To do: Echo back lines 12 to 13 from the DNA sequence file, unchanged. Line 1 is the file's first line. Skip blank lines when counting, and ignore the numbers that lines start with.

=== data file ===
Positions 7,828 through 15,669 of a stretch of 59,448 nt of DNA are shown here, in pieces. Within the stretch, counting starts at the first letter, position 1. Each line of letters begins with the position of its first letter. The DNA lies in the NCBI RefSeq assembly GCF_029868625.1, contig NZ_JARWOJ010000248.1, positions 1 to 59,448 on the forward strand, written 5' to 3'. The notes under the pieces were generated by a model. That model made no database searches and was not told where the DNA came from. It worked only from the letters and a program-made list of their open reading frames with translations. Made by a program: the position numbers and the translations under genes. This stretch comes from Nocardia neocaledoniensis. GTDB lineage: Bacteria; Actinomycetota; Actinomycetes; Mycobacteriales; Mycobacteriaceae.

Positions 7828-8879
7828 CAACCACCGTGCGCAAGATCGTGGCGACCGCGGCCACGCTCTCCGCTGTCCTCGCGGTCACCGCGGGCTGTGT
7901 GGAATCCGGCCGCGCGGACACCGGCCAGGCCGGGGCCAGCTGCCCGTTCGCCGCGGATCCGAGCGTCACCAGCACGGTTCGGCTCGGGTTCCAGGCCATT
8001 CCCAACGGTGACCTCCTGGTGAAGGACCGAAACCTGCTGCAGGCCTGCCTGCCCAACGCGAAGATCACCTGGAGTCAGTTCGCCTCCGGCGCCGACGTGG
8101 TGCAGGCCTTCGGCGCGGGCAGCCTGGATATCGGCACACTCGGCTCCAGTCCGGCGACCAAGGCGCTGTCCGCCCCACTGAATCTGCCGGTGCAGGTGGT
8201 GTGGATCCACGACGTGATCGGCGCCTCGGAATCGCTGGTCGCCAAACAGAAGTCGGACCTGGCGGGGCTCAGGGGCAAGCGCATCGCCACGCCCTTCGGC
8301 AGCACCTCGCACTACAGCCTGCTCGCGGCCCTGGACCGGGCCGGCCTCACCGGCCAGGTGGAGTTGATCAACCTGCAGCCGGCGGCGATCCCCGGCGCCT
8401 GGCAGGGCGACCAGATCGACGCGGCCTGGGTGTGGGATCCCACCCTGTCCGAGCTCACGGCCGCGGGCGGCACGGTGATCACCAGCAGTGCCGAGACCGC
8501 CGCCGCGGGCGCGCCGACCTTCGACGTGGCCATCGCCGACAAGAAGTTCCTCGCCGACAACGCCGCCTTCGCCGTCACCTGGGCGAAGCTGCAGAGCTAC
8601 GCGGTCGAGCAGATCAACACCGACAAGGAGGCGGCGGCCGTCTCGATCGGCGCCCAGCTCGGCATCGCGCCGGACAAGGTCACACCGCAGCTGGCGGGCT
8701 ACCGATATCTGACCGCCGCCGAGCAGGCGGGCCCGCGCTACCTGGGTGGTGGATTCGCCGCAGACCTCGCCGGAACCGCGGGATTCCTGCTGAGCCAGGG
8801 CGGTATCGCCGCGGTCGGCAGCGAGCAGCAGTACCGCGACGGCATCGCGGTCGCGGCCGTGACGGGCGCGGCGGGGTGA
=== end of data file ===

8701 ACCGATATCTGACCGCCGCCGAGCAGGCGGGCCCGCGCTACCTGGGTGGTGGATTCGCCGCAGACCTCGCCGGAACCGCGGGATTCCTGCTGAGCCAGGG
8801 CGGTATCGCCGCGGTCGGCAGCGAGCAGCAGTACCGCGACGGCATCGCGGTCGCGGCCGTGACGGGCGCGGCGGGGTGA